Jerome of Moray: a Scottish Dominican and the evolution of Parisian music theory 1220 1280

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This article examines the Tractatus de musica of Jerome of Moray ('de Moravia ), affirming his Scottish identity, as proposed by Michel Huglo in 1994. It argues that the Tractatus de musica presents an important overview of Parisian music theory in the thirteenth century, relating to both chant and mensurable music in that century, because it combines the views of several generations: the Positio discantus vulgaris, which he says was used 'among the nations ; the De mensurabili musica of John of Garland, who corrected its deficiencies; and the treatises of Franco of Cologne and Petrus Picardus. It considers Jerome s career in three phases: his exposure to music and music theory in Scotland; his studies in Paris, most likely under John of Garland, perhaps at the cathedral school of Notre-Dame; and his involvement in the liturgical reforms within the Dominican Order, implemented by its Master, Humbert of Romans in 1256. Rather than assigning Franco s Ars cantus mensurabilis to 1280 (as proposed by Wolf Frobenius) and Jerome s Tractatus to sometime after this, I suggest that Jerome was exposed to John of Garland s teaching in the 1240s and that the Franconian system may have started to gain ground in the 1250s. Jerome compiled his Tractatus over a period of time, adding an excerpt about cosmic music from the commentary of Thomas Aquinas on Aristotle s De caelo perhaps as early as 1271 or 1272, in response to the criticisms of John of Garland and his followers being made by Johannes de Grocheio.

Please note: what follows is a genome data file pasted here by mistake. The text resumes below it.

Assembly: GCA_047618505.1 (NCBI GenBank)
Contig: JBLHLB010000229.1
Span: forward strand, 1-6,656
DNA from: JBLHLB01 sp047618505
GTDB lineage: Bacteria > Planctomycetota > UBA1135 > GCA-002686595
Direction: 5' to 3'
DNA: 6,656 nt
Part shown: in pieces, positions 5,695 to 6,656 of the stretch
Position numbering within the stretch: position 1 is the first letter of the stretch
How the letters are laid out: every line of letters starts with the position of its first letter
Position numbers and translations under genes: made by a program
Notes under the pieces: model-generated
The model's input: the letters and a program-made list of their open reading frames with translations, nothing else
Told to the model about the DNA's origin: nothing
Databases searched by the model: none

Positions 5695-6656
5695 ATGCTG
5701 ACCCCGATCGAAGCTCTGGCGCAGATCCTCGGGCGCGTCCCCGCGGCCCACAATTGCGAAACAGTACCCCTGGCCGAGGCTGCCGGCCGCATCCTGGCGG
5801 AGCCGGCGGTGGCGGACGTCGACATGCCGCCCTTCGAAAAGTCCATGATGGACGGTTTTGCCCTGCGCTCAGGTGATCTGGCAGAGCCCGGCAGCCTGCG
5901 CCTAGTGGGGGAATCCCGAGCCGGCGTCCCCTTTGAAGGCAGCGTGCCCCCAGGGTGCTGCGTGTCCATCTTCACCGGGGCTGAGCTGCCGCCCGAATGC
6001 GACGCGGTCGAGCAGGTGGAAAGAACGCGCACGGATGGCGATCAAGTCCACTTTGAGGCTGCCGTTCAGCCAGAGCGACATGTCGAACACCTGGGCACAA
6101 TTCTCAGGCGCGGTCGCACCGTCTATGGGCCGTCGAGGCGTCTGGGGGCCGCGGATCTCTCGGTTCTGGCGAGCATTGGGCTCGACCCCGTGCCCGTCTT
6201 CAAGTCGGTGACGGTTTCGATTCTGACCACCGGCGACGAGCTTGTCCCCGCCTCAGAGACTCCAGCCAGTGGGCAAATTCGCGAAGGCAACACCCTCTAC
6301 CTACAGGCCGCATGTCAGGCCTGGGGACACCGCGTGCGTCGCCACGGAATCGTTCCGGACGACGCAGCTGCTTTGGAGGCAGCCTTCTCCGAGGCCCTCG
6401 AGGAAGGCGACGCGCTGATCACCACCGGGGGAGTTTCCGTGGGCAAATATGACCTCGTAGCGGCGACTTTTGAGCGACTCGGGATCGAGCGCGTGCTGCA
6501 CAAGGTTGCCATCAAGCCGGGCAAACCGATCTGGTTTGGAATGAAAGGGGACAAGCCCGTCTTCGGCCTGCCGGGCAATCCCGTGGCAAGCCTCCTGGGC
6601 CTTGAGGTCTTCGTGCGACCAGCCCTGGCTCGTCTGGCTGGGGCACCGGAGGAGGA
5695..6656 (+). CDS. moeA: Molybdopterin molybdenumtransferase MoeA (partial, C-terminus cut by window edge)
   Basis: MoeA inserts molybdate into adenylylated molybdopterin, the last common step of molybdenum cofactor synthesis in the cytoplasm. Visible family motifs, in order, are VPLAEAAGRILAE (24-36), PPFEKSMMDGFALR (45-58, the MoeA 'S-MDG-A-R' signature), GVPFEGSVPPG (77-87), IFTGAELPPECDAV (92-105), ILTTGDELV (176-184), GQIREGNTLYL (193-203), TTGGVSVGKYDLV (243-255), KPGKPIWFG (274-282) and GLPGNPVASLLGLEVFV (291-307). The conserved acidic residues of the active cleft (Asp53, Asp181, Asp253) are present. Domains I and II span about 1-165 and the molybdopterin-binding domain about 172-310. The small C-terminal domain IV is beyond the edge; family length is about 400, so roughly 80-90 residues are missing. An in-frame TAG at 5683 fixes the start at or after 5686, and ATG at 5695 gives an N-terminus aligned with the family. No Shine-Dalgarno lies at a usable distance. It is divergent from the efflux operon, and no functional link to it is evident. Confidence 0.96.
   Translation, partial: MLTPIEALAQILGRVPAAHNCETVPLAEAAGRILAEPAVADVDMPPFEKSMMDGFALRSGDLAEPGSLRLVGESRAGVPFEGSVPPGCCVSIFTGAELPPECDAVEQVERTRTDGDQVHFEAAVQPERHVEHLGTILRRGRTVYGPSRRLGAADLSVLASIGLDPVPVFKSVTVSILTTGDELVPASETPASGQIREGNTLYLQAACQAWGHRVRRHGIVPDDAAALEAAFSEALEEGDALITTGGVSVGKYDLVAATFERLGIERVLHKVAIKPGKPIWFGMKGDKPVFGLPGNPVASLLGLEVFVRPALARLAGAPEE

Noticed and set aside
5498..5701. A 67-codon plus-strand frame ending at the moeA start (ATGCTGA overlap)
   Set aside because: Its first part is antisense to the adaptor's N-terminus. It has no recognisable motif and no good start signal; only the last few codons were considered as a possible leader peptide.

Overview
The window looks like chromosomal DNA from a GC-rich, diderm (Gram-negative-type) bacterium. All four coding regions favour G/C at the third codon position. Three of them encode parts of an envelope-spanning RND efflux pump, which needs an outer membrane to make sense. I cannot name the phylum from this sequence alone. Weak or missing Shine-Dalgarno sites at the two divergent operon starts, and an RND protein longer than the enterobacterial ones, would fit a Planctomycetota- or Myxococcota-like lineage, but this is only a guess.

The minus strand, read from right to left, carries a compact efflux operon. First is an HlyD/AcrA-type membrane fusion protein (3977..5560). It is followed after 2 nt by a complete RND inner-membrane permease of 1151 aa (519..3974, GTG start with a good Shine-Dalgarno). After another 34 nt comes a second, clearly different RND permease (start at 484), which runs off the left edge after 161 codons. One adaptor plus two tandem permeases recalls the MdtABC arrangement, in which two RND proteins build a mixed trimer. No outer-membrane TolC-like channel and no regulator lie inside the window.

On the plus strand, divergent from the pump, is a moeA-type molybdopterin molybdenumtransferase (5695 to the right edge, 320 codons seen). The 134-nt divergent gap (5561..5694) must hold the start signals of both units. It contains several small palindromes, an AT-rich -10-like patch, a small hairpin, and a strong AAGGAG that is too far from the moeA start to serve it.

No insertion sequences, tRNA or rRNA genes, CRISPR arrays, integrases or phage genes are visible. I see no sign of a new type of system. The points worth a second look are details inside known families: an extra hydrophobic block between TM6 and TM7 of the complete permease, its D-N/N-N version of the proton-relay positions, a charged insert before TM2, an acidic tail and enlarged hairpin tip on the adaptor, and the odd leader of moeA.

Original languageEnglish
Pages (from-to)123-142
Number of pages20
JournalPlainsong & Medieval Music
Issue number2
Publication statusPublished - Oct 2022

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